Isabeau once more half smiles, though this time it does not touch her eyes or light her expression, "It is what I am, Mr. Luma." Reaching over, she sets the PDA to voice record. Softly, she states the date and time, then adds, "I am speaking to Mr. Nicholas Luma." Turning to you, she adds, "That is simply so that I can locate the information later. If you wish to put forward suggestions, I would like to keep them and my memory is not as good as it should be." Leaning back slightly, she folds her hands and rests them in her lap, "I used to be in the military, yes. I reached the rank of Captain before mustering out." She lifts her gaze for a moment, her expression almost resolutely neutral. When she speaks again, her tone is softer and she looks at you once more, "What, exactly would you like to know? I do not want to ramble on and on, never touching on what you are looking for."

Nicholas lets his hands rest on his knee. It's a posture that could easily be interpreted as formally uptight but there's an ease about him that looks comfortable. "Oh, as I said. What you stand for. 'Government' is such a large word, and, no offence but I've often found lawyers to be less than forthcoming about their opinions on what it means to a people. And since you are the one whose choice of language and spin will ultimately influence what this is to these people, I am curious as to what you believe it is."

Isabeau's nod is thoughtful. "Fair enough." She blushes just a little at the description of lawyers in general, "There are reasons why lawyers tend to be slippery, Mr. Luma. For one thing, lawyers must deal with facts and until facts about their cases are known, opinions are meaningless and can prejudice an investigation or the completion of a case. We are trained to form opinions slowly and to be willing to adjust them based on the results of investigations. At least… Publicly. Also, there are very few professions that suffer the same kind of scrutiny that lawyers do. As you saw in the meeting, one inadvertant misstep and the public judges not only whatever you are doing, but you personally. I was less cautious than I should have been." Shaking her head a moment, she pauses. The silence grows for a moment or two before she begins once more. "As for what I believe "Government" is? That is complicated. I believe that a Government must first and foremost, stand for the people it represents without prejudice or exclusions. It is a body elected by the people to handle issues that effect the populace as a whole. Those are fairly generic statements, I realize."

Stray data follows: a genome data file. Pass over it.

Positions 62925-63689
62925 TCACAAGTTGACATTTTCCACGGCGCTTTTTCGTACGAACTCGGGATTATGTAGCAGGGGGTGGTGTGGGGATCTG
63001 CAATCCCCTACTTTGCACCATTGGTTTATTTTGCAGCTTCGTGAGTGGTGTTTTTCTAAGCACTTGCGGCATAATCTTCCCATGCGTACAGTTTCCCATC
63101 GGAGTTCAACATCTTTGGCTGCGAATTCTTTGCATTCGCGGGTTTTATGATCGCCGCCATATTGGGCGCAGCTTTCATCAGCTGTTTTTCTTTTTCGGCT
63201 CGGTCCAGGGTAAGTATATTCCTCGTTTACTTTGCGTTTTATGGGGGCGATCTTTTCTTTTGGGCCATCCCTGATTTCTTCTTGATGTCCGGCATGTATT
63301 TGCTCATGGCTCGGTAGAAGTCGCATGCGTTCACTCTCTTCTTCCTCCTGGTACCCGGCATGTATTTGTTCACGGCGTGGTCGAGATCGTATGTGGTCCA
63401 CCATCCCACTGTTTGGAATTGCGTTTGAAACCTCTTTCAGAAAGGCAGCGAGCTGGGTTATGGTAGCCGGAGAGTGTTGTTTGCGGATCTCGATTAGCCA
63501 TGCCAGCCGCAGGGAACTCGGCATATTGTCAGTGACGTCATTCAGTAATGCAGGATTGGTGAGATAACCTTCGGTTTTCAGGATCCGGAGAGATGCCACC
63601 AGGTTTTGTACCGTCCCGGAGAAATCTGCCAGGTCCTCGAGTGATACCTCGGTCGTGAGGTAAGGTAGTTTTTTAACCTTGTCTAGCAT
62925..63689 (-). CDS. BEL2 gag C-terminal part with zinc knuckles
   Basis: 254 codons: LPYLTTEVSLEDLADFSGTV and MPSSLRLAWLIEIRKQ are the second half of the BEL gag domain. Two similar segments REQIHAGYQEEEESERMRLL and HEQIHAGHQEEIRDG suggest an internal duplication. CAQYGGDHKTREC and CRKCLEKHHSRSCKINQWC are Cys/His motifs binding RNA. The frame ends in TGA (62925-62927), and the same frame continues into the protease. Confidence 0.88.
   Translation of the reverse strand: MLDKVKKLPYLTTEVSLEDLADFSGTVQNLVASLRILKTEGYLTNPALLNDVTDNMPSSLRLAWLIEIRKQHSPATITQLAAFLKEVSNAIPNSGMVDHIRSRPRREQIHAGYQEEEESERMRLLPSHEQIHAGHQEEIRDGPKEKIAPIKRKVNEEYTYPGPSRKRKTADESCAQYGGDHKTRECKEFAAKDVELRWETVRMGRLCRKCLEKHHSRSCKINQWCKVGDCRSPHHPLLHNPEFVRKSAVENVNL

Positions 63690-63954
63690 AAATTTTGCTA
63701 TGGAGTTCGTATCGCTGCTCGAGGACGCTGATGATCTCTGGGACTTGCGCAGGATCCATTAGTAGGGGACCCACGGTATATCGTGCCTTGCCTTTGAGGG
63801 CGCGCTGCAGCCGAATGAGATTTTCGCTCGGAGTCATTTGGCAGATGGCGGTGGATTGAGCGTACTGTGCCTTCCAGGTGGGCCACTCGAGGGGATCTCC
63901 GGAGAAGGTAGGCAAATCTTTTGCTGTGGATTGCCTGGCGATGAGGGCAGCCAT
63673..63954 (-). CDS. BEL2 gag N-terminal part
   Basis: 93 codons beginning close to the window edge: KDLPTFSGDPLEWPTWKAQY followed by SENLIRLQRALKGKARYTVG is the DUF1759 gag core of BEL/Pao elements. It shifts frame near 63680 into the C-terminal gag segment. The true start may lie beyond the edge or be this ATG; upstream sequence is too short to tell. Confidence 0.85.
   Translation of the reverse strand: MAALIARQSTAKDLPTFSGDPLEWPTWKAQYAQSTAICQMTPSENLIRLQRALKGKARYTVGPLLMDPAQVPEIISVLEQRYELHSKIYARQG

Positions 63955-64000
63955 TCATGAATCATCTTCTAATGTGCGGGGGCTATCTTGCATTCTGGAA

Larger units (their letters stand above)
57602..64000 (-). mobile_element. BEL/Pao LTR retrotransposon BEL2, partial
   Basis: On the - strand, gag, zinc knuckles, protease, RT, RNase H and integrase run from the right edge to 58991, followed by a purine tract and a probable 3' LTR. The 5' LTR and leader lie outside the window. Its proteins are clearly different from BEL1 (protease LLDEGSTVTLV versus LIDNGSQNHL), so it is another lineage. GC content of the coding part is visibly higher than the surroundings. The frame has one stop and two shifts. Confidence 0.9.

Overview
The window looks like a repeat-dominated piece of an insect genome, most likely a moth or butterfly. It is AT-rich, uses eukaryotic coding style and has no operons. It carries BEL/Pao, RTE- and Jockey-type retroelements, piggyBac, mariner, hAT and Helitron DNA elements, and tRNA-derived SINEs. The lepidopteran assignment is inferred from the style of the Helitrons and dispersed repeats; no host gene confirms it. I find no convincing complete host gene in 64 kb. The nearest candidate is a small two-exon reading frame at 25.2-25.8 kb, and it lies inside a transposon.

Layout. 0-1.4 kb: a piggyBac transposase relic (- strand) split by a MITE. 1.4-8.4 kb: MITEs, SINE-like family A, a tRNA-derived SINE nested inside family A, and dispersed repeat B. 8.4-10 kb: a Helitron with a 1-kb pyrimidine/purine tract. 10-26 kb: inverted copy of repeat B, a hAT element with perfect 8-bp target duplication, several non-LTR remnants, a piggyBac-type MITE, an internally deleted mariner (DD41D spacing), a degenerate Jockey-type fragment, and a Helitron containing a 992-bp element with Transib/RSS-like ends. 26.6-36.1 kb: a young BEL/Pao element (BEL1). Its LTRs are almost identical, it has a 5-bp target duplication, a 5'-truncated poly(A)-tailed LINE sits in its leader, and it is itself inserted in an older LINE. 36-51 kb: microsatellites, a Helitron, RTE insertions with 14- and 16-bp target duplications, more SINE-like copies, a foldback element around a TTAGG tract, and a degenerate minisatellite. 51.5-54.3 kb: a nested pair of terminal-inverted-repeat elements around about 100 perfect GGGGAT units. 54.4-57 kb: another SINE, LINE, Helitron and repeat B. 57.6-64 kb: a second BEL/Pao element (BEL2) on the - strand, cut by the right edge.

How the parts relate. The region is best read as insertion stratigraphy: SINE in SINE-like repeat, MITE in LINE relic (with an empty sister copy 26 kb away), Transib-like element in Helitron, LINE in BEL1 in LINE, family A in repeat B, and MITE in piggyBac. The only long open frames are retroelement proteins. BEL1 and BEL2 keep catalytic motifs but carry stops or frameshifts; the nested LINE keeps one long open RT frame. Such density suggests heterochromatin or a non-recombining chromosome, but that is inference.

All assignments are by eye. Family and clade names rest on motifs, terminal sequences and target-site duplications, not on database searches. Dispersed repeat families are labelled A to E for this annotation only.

"Very generic," Nicholas replies, without rancor. "Which usually indicates the person is either naive, patronising, or afraid of confrontation." He smiles at her. "I know at least two out of three tend not to be true for lawyers, or at least I should hope not. But if that's all you're comfortable saying on the topic I suppose I understand."

Isabeau tilts her head slightly, "Well. I am not being patronizing, I assure you. Whether I am naive or not is still open to debate. And, I am not particularly afraid of confruntation. Neither is it that I am only comfortable going so far and no farther. I have written a fifteen page outline of what I believe this government should be, the limitations on it's rights and powers, what it can handle and what it must. But… I am very much aware that my desires in this instance are not as important as yours, or Dr. Pike's or that fellow who was so loudly disapproving at the meeting." If she knows the man's hame, she keeps it private as was his apparent desire. "This is not /my/ government, Mr. Luma, it is ours. So, tell me, if you would… How do you define Government? What do you want to see come out of this?"